Novels have the same effect on society as the oral cautionary tales of humanity’s past, say a team of evolutionary psychologists. And classic Victorian novels, which taught the virtues of cooperation and sharing and condemned selfishness, thus shaped British society as much as they reflected it. Novelists like George Eliot extolled the virtues of an egalitarian society, while Bram Stoker’s Count Dracula represented aristocratic privilege at its most brutal. As one team member put it, “Dracula is not just asserting prestige, he’s actually taking people over and absorbing their life blood.”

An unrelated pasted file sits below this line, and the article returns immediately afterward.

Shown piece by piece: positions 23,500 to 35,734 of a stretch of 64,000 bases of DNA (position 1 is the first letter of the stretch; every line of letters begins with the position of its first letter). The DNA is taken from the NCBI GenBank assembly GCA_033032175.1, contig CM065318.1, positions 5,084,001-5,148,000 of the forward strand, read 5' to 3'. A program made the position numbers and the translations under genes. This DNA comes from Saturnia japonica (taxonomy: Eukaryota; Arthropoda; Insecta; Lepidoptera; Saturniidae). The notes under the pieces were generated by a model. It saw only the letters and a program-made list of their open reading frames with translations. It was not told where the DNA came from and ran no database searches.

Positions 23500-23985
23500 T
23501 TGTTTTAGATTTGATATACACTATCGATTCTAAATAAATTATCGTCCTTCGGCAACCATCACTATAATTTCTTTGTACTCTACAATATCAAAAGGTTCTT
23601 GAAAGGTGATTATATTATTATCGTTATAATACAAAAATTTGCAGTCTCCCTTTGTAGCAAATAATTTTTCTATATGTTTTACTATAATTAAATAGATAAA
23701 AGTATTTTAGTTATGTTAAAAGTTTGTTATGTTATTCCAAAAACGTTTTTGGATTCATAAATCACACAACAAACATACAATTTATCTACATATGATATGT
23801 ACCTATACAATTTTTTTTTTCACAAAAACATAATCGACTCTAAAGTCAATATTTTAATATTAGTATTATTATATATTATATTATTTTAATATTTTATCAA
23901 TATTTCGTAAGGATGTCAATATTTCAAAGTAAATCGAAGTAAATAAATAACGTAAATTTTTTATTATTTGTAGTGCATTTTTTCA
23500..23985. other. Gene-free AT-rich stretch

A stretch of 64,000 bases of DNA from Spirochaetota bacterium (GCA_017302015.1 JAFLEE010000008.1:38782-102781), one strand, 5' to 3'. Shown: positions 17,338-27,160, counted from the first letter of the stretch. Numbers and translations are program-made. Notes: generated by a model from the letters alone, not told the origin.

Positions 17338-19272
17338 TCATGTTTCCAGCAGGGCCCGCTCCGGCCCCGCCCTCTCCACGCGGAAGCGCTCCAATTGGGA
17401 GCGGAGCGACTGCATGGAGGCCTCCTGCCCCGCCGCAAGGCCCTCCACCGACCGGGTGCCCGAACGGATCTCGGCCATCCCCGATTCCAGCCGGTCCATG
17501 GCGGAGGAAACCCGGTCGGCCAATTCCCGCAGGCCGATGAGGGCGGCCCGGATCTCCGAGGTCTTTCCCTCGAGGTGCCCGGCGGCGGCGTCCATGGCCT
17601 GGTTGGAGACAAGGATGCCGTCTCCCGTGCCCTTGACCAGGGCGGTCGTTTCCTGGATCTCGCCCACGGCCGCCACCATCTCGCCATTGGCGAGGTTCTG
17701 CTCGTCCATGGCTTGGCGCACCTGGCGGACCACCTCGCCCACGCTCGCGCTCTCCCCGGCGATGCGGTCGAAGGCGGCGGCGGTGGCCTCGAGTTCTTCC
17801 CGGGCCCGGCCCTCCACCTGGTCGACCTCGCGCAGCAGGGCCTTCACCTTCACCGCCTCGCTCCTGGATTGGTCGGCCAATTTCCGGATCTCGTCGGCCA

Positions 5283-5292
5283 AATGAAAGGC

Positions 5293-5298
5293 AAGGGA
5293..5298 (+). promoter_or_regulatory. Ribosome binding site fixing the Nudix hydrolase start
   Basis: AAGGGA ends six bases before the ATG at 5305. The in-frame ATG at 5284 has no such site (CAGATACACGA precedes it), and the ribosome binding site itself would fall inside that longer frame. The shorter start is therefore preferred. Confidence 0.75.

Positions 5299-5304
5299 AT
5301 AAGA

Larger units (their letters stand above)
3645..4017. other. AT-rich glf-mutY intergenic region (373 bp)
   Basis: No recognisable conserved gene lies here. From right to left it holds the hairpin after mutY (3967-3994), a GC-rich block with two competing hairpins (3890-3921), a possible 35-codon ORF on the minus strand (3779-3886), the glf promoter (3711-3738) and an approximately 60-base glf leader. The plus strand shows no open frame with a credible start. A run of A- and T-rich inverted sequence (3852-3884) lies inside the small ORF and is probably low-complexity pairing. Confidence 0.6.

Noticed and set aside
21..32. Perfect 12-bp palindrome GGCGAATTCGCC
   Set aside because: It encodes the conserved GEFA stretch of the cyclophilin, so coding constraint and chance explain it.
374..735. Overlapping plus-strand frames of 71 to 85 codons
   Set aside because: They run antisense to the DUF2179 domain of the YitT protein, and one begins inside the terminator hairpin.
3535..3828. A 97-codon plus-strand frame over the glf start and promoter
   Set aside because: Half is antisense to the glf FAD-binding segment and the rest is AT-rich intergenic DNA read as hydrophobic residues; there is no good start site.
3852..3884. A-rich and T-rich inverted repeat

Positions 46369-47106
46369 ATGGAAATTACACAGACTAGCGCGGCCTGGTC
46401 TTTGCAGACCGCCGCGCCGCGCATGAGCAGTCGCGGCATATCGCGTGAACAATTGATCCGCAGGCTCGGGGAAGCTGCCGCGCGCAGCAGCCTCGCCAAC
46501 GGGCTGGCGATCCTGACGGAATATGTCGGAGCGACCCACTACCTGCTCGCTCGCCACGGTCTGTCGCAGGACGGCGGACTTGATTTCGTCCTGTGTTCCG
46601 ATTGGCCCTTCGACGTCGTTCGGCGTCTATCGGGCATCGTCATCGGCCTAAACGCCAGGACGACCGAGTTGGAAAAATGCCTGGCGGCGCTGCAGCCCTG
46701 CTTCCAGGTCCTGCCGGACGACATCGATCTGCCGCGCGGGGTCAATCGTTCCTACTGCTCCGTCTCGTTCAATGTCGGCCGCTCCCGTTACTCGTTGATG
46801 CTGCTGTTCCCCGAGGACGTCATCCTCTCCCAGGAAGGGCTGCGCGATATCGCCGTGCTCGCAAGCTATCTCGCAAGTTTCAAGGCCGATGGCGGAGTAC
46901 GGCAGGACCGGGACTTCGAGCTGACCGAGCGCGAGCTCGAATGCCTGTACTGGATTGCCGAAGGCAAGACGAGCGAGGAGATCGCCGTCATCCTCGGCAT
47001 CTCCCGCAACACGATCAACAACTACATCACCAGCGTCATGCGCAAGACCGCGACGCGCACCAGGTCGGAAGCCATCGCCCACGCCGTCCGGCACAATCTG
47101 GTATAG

Did Dracula and Emily Brönte help us evolve?
New science finds Darwinian lessons in Victorian literature